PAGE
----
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Ieee 802.11 N Wireless Local Area Networks Standard:

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2009 Annual Conference & Exposition


Austin, Texas

Publication Date

June 14, 2009

Start Date

June 14, 2009

End Date

June 17, 2009



Conference Session

Information and Network Security

Tagged Division

Information Systems

Page Count


Page Numbers

14.682.1 - 14.682.13



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Paper Authors


Tokunbo Ogunfunmi Santa Clara University

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TOKUNBO OGUNFUNMI, Ph.D., P.E. is an Associate Professor of Electrical Engineering at Santa Clara University, Santa Clara, California. He earned his BSEE (First Class Honors) from Obafemi Awolowo University (formerly University of Ife), Nigeria, his MSEE and PhDEE from Stanford University, Stanford, California. His teaching and research interests span the areas of Digital Signal Processing (theory, applications and implementations), Adaptive Systems, VLSI/ASIC Design and Multimedia Signal Processing. He is a Senior Member of the IEEE, Member of Sigma Xi, AAAS and ASEE.

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NOTE: The first page of text has been automatically extracted and included below in lieu of an abstract

IEEE 802.11n Wireless Local Area Networks Standard: A simulation model of PHY layer of Amendment Draft 3.0


The IEEE 802.11n is a currently emerging Wireless Local Area Network (WLAN) standard capable of providing dramatically increased throughput, as well as improved range, reduced signal fading, over the existing IEEE 802.11a/g WLAN standards. These benefits are achieved through use of MIMO (Multiple-Input, Multiple-Output) technology. The latest draft for IEEE 802.11n describes rates up to 600Mbps, exceeding the maximum rate with the 11a/g standards by more than ten times. In addition, techniques such as space-time block coding and beamforming provide the potential of increasing signal strength at the receiver with optimal efficiency, based on the diversity order used. In this paper, we present a brief historical narrative of the development of the standard, then we describe the three main proposals for the physical (PHY) layers in the original main proposals for the 11n amendment (the TGn Sync, WWiSE and TGn Joint proposals). The Joint Proposal was adopted and it reflects the current PHY layer architecture described in Draft 3.0 for the 11n amendment. Several design choices were made in the TGn Joint proposal regarding the areas of channel estimation (considering the use of beamforming, channel smoothing), bit interleaving techniques (for maximizing coding gain under channels with high frequency diversity), space-time block coding (STBC) options (designed in an effort to achieve a good balance between achieving high diversity gain and low receiver design complexity), and pilot tone selection (for a reasonable tradeoff of robustness and link-level performance). We have implemented a simulation model for the IEEE 802.11n standard using MATLAB/SIMULINK. Performance curves (based on simulation models) can be used for design exploration and for teaching purposes. This simulation model is a potentially great teaching tool for evaluating various aspects of the PHY layer of the IEEE 802.11n standard. We present examples of such exploration. Our simulation model has since been made available for free download on Mathworks MATLAB Central. This simulation model is applicable for design space exploration for classroom/laboratory teaching of wireless communication courses at both undergraduate and graduate levels.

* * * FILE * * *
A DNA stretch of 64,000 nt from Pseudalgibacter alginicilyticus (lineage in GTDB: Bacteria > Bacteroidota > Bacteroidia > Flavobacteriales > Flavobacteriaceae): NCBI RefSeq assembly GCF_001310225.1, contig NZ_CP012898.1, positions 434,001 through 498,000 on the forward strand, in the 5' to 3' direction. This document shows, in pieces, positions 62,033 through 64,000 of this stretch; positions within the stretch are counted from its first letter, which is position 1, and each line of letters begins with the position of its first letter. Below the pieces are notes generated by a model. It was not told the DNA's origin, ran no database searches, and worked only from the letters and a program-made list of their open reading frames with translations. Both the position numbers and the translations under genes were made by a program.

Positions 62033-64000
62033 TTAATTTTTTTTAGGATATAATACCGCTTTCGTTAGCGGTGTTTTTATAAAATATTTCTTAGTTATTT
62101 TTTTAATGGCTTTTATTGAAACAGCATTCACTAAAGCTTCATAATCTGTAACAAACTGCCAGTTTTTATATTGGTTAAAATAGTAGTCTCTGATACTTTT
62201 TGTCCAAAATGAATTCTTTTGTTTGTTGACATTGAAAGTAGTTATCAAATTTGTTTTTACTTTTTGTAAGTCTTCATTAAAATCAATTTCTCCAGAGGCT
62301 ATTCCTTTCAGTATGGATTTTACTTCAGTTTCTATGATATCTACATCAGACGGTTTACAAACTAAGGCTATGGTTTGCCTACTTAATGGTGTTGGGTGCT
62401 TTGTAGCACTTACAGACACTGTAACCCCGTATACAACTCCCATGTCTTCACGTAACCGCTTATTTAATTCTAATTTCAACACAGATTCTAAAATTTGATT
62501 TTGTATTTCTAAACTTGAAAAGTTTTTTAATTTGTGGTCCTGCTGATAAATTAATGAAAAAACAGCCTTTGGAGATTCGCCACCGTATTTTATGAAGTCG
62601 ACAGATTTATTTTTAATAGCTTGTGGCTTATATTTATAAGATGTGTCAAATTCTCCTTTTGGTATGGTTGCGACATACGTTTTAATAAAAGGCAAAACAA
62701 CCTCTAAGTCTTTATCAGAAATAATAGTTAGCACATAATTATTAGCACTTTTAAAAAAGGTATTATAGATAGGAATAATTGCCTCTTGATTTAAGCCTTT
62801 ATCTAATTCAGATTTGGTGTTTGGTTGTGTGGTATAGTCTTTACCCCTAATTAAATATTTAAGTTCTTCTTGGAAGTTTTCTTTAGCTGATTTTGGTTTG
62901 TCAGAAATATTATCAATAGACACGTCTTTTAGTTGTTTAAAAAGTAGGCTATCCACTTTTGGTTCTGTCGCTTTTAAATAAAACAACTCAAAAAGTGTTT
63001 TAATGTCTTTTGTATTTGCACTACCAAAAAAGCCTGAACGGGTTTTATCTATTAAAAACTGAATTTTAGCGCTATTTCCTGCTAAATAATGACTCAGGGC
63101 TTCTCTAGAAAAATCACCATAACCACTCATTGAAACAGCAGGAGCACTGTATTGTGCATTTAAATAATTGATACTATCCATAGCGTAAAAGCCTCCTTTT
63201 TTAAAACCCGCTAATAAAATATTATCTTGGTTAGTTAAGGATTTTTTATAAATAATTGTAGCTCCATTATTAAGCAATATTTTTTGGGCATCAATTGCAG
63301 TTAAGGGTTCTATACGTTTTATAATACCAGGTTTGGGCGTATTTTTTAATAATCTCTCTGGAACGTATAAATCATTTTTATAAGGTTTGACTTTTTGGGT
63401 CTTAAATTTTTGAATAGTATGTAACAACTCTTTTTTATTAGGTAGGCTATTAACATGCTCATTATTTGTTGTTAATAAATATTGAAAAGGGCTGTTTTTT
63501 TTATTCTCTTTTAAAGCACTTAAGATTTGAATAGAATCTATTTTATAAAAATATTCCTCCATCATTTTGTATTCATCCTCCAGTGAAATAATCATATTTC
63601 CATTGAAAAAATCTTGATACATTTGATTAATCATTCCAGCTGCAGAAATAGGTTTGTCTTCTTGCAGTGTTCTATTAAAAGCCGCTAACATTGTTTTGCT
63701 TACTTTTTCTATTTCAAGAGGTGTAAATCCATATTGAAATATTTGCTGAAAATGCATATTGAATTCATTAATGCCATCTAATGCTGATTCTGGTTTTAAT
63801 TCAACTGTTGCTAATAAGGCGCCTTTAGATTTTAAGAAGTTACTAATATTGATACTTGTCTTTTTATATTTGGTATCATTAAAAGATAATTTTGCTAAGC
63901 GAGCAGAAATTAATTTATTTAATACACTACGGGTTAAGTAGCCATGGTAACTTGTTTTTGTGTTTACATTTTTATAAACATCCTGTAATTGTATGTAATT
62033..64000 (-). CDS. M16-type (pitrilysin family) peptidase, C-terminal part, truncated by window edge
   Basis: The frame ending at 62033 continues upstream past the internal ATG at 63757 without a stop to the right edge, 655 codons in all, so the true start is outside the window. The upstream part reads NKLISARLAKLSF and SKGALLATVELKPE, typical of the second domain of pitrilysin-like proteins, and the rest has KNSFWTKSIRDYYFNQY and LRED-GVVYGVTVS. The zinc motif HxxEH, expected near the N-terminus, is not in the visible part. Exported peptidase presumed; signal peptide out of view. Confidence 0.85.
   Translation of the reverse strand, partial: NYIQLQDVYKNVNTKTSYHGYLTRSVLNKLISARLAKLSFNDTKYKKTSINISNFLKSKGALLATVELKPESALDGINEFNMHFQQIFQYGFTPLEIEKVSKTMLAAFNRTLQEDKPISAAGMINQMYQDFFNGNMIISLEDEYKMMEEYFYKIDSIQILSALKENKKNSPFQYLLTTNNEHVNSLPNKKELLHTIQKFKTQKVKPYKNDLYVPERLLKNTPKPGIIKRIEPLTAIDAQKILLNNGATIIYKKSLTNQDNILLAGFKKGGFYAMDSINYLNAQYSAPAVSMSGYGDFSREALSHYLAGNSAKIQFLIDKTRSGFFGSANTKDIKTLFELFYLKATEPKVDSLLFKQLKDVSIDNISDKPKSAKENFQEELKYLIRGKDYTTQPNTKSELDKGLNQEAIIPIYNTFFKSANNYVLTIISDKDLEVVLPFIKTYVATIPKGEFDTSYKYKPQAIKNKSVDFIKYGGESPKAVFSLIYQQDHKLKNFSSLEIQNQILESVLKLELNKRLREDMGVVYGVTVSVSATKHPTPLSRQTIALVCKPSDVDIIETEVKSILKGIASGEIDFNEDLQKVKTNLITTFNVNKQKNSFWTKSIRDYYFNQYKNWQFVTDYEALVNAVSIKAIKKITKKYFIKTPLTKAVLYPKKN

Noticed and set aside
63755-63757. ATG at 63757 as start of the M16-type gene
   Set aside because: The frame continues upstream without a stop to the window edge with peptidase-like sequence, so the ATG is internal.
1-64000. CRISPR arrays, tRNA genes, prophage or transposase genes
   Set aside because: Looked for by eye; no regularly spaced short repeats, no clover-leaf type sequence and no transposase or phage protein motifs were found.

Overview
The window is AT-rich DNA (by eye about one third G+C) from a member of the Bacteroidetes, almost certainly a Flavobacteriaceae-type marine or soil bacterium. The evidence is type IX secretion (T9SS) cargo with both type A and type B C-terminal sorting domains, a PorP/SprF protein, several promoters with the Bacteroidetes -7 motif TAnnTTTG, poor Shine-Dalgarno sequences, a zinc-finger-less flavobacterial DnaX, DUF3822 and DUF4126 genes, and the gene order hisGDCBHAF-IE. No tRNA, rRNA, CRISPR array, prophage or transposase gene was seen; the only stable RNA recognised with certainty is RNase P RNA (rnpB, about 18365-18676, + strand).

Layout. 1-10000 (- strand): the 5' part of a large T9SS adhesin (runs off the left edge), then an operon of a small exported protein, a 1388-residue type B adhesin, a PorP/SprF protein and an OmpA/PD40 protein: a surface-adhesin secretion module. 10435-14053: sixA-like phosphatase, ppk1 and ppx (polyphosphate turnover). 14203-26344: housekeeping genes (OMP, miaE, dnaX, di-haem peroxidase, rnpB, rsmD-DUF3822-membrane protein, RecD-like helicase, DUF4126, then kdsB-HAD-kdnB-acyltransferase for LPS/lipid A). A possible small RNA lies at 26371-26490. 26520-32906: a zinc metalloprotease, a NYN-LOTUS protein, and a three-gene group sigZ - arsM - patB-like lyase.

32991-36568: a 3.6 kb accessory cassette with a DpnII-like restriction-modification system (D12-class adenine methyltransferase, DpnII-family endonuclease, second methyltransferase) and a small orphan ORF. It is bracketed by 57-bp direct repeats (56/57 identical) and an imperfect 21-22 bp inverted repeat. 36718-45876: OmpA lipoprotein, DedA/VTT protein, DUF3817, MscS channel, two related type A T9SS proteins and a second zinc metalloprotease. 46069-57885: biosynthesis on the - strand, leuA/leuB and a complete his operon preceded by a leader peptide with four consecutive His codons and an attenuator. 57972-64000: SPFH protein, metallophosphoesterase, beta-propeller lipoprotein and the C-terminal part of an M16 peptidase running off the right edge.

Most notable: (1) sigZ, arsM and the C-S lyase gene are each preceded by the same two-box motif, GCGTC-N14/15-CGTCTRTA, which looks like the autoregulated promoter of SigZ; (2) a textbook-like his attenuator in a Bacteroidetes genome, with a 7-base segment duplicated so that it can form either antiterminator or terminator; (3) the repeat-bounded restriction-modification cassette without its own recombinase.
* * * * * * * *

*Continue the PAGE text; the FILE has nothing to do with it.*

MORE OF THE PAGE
Ogunfunmi, T. (2009, June), Ieee 802.11 N Wireless Local Area Networks Standard: Paper presented at 2009 Annual Conference & Exposition, Austin, Texas. 10.18260/1-2--5840

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